In the United States the inequality has soared for the last 40 years, and this is also important for us to understand, this is not unlike many places in the world. Government in the United States stopped redistributing income, around 1981 at noon, January 20. That is when Ronald Reagan was inaugurated as President, because the whole philosophy of the Reagan Revolution was to stop the role of social policy as much as possible. And we have been living with that legacy now for thirty-six years, and it has gone through every administration; no government has been able to win office on a social-democratic platform. Bernie Sanders campaigned on such a platform, he came close to winning the nomination, he surely would have won the presidency, but he did not get the nomination. We live, therefore, with a phenomenon in which government is not solidaristic; it reflects many aspects of the underlying social realities, but partly it reflects politics and I will come back to that in in a moment.

What are, therefore, the key dimensions of addressing relative poverty? Once again, universal access to basic health services are vital, fiscal redistribution is vital, social solidarity to guide the fiscal redistribution and – I will come back to this in a moment – where has the political locus of Northern Europe relied? It has been on the workers, because remember that the social-democratic movements began first and foremost as labour union movements. These were political movements, they were not only moral calls to action, they were political movements, they were struggle for power. The social-democratic parties based on the trade union movements won power, held power for decades and created that more equal fiscal environment.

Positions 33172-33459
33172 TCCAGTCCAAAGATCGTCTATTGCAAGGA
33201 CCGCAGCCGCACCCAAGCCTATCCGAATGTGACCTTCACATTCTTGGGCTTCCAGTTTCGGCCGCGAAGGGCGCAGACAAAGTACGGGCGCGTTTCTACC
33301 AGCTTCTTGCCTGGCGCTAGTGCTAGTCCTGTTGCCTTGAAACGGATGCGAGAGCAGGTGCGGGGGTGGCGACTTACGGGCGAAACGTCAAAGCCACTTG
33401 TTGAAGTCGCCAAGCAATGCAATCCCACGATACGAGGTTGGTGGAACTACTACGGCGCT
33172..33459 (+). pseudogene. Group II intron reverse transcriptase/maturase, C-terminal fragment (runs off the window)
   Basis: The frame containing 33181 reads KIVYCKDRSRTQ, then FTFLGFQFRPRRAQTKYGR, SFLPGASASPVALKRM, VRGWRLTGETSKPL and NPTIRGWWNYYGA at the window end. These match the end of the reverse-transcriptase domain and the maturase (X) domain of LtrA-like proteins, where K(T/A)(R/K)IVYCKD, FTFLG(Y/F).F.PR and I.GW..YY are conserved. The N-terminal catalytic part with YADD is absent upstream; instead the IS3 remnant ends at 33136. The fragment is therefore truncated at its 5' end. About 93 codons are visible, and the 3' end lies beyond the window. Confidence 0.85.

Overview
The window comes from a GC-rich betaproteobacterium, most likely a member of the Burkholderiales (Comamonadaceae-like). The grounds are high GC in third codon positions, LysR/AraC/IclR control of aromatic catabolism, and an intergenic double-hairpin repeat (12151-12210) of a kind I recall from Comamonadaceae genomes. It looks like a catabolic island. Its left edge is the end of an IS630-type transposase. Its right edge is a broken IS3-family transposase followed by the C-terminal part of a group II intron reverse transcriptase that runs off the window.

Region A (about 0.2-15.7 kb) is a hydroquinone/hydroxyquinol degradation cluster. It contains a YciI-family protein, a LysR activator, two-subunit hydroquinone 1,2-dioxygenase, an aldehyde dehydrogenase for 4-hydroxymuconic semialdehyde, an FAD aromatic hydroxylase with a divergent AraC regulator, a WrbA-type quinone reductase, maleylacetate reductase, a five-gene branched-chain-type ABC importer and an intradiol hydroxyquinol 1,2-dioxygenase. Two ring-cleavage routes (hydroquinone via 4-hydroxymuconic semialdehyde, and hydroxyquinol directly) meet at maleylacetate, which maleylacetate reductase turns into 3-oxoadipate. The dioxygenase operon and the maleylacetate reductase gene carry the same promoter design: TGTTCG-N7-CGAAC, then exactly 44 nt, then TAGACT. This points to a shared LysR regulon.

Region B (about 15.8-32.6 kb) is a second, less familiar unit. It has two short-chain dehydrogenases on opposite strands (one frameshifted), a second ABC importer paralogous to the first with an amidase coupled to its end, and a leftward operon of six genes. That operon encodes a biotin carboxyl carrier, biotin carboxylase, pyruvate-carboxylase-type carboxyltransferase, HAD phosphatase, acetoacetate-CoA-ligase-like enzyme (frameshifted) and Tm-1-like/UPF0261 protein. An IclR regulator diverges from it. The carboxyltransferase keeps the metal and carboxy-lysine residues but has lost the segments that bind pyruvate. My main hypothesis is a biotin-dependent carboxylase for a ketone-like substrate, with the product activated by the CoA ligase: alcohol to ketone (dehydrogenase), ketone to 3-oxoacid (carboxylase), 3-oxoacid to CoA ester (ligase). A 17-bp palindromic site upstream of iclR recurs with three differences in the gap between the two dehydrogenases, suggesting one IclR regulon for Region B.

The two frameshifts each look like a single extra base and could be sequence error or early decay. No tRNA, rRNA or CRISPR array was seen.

Now, let me say a word about global solidarity, because the poorest countries are unable to provide the means, the financial means, to get out of poverty on their own, so they absolutely depend on development aid as a major instrument for escaping from poverty. And, what I am showing you here is a graph of who gives development aid, which countries as a share of their national income. The country on the farthest left is Sweden, its development aid is 1.4% of national income, GNI means Gross National Income. The next country is Norway, then Luxembourg, then Denmark, Netherlands, UK, Finland, Switzerland, and Germany. If you go quite far to the right you see the United States. Look at the difference between Sweden, which gives 1.4% of national income in development aid, and the United States – even richer than Sweden – but it gives just 0.17% of development assistance; and the difference between those two, if the United States gave what Sweden gives, we would be giving another 200 billion dollars per year of development aid. It is almost unimaginable if we were matching Sweden’s performance and this is a deeply missing feature of global solidarity.